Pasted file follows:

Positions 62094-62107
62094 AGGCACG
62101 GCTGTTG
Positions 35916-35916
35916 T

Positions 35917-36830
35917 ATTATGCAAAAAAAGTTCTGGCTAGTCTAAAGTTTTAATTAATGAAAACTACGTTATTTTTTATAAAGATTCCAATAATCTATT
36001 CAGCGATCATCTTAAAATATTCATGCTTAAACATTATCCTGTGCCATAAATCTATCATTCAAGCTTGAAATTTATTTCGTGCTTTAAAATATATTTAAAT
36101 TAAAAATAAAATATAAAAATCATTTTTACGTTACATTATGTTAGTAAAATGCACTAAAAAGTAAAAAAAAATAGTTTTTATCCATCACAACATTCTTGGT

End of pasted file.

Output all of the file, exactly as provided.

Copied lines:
Positions 62094-62107
62094 AGGCACG
62101 GCTGTTG
Positions 35916-35916
35916 T

Positions 35917-36830
35917 ATTATGCAAAAAAAGTTCTGGCTAGTCTAAAGTTTTAATTAATGAAAACTACGTTATTTTTTATAAAGATTCCAATAATCTATT
36001 CAGCGATCATCTTAAAATATTCATGCTTAAACATTATCCTGTGCCATAAATCTATCATTCAAGCTTGAAATTTATTTCGTGCTTTAAAATATATTTAAAT
36101 TAAAAATAAAATATAAAAATCATTTTTACGTTACATTATGTTAGTAAAATGCACTAAAAAGTAAAAAAAAATAGTTTTTATCCATCACAACATTCTTGGT